Of course there is a winner in the Kinkisharyo dispute: it’s the state that Kinkisharyo will move to!
Way to go private sector unions! Helping to create California a business-unfriendly state for years! Next up, let’s raise everyone’s taxes to help fund public employee unions as well!
Unions should really stop being so greedy. All they do is create more damage then help.
If anything, most jobs are now fleeing this once Golden State and moving to Texas instead.
I agree that unions have done a lot to advance social equality like basic minimum wages, lunch hours, workplace safety and child labor laws, so many people do thank unions for those. But there is a limit where the people do start to see them as a problem in job growth for California and America in an ever competent globalized world.
Besides, most of union backed laws are set at the federal level by the Fair Labor Standards Act which all states have to abide by. Loosening California’s business unfriendly pro-union laws to promote business growth and our economy is not going to end up back to the era of Dickensian chimneysweepers, cause another Triangle Shirtwaist Factory fire disaster, or poor conditions like Chinese sweatshops.
Besides, does anyone really care if the Democrats decides to ditch the union supporter base? No one really does, as stated in many Google searches, union support remains at an all time low. They are insignificant in terms of voters and, even if the Democrats loses union support, where are the unions going to go to? Start voting Republican? That’s equally unrealistic as Republicans ditching the social religious conservative voters and they start voting Democrat.
There has to be union reform in this state at all levels, both in the public and private sector. They have become too greedy and too unrealistic when the main priority today should be creating jobs here in California, not making them leave due to a bad business environment.
Private sector unions aren’t really the problem, they’ve been getting less and less support for years. Everyone, including them knows that no one likes them anymore and they’re only shooting themselves in the foot.
It’s the public sector unions that are the real problem. Government sector employees don’t care whether the economy is good or bad, all they have to do is continue sucking up tax dollars from suckers in California. Look at how much the teachers unions whine and complain about the Vergara lawsuit outcome. They don’t care about the children they teach, all they do is hand out packets, follow Common Core standards, getting their pensions and escape away from California when they retire and make taxpayers pay for their huge pensions.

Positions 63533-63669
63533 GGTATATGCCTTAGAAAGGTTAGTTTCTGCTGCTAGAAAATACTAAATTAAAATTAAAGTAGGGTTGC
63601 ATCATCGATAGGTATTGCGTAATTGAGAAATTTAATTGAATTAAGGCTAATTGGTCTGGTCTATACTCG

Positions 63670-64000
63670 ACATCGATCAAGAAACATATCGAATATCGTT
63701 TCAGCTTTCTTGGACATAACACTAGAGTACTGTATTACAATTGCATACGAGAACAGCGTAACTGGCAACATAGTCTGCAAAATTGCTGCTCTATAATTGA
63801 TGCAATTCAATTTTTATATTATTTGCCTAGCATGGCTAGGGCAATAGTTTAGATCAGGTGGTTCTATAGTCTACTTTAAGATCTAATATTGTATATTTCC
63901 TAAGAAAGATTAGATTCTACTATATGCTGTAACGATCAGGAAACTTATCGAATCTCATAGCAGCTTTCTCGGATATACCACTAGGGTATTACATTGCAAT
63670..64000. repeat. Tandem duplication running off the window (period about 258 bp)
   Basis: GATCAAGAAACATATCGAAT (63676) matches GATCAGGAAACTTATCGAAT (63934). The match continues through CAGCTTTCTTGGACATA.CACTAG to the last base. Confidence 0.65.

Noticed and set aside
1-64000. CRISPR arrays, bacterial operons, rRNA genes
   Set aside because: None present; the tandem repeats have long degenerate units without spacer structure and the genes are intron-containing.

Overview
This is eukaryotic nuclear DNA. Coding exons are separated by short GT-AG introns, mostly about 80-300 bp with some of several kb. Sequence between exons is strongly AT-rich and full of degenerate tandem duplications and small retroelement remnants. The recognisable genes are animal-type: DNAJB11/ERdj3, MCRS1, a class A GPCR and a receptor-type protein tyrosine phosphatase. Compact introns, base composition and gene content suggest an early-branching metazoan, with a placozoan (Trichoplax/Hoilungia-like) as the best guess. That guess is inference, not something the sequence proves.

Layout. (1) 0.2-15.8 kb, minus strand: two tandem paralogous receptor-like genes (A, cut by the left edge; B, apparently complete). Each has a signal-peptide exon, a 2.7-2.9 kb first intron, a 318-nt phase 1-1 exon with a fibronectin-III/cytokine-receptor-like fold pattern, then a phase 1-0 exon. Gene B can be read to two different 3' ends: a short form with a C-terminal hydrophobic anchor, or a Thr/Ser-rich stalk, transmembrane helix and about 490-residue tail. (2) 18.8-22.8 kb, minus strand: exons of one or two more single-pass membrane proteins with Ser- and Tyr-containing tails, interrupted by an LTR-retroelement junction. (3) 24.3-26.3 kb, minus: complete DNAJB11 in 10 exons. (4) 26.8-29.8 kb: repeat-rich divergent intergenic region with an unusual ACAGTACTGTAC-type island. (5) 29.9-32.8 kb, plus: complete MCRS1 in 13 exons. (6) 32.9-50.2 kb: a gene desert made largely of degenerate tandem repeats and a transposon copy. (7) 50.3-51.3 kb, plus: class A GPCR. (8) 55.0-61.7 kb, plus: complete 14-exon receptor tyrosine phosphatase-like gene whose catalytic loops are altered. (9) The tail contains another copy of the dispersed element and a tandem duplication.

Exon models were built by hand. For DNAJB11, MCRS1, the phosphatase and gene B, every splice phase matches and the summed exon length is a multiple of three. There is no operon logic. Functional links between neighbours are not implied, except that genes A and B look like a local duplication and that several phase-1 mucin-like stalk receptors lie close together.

Denver’s Union Station was more of a ghost town at its nadir than LAUS ever was. After the Rio Grande transferred their Zephyr to Amtrak in 1983, 2 trains a day, plus the Ski Train on weekends was it. Tenants at DUS will change over time, and will probably better reflect the region’s food tastes in the near future. Some restaurants will thrive at DUS and others will fail. The fixtures and equipment they leave behind will provide opportunity for a restauranteur who might not otherwise be able to afford a location in Denver’s trendy Lowwr Downtown.
Actually, the present situation between Kinkisharyo and the union reminds me of the lose-lose scenario resulting from the judge’s decision in the lawsuits over Kodak instant cameras.
Oh, and as to food in Union Station, I’d much rather see comfort food than haute cuisine, and I’m sure I’m not alone there, even if others’ ideas of comfort food differ significantly from mine (e.g., a week ago yesterday, before an evening at Disney Hall, I sat down to a plate of roast beef at the Pantry.) We already have fine dining in Union Station; we don’t need any more, and I hope the new Harvey House tennant respects the Fred Harvey heritage of comfort food. (And I wouldn’t mind seeing Mexican and Chinese restaurants somewhere on the property, even though Olvera Street is right across the street, and Chinatown is only a short trolley ride away.)
Well, as I learned in the course of researching and planning the New York portion of a fall vacation, a few years ago, as long as you’re within walking distance of at least one subway station, it doesn’t matter what borough you’re in. (Which is to say, my Long Island City [Queens] hotel from that vacation was, and still is, within walking distance of THREE subway stations [two of which are technically el stations], and I have every intention of returning not only to New York City, but to that specific hotel, sometime within the next few years.)
It’s just like about a year ago in Washington, DC: after looking at hotels in Washington itself, and remembering that the place I’d stayed at before was expensive and a lot less convenient in real life than it was on paper, I ended up staying at a place in Arlington that was within walking distance of a subway station, and it turned out to be just as convenient, and a lot less expensive.
I live in Denver now, after being in LA most of my life. I’ve been to Union Station and that historical hall (akin to the historical waiting room of LA’s Union Station) is maybe 20% the size of LA’s. It doesn’t look like it could accommodate more than 1-2 establishments to begin with, and what won out was a swanky 1920-era bar, a hotel, and a gift shop. I’m not sure there actually is space for more amenities. I think the DP’s point is valid, though Union Station Denver opens out directly into downtown and there are plenty of multicultural destinations within walking distance.